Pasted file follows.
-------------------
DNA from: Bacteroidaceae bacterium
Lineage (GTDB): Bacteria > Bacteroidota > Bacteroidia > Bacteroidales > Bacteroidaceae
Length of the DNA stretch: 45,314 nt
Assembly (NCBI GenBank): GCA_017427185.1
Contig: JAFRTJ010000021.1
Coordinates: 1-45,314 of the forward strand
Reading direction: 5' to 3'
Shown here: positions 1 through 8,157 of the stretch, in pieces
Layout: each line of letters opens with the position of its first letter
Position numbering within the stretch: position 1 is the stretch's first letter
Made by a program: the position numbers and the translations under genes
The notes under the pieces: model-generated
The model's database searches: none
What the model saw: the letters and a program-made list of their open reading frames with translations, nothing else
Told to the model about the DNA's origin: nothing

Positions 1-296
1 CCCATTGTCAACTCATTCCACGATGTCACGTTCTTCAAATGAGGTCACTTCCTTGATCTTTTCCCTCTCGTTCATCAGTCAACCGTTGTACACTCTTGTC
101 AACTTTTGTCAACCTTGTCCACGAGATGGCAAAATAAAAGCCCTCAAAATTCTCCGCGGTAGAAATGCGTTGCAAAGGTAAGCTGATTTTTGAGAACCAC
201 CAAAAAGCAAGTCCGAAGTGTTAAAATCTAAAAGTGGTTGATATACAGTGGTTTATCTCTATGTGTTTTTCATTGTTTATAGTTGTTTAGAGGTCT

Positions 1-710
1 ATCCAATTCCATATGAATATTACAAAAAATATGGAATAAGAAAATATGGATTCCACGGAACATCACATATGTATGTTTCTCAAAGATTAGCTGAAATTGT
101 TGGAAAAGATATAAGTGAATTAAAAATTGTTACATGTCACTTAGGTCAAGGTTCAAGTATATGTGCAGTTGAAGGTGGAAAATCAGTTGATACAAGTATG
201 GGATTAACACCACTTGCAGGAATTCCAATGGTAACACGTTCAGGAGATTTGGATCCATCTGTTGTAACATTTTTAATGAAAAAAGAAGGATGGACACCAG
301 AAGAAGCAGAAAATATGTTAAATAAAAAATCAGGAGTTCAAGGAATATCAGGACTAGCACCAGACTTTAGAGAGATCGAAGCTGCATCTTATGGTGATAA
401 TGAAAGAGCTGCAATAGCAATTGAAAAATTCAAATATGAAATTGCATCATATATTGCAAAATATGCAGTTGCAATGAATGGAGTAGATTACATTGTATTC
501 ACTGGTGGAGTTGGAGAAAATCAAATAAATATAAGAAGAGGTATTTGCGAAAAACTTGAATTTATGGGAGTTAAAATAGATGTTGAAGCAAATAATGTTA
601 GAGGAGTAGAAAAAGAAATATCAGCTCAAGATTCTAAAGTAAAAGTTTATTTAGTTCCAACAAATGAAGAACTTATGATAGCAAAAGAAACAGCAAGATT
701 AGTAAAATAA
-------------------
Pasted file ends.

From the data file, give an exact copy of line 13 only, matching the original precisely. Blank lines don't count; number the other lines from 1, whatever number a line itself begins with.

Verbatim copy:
The model's database searches: none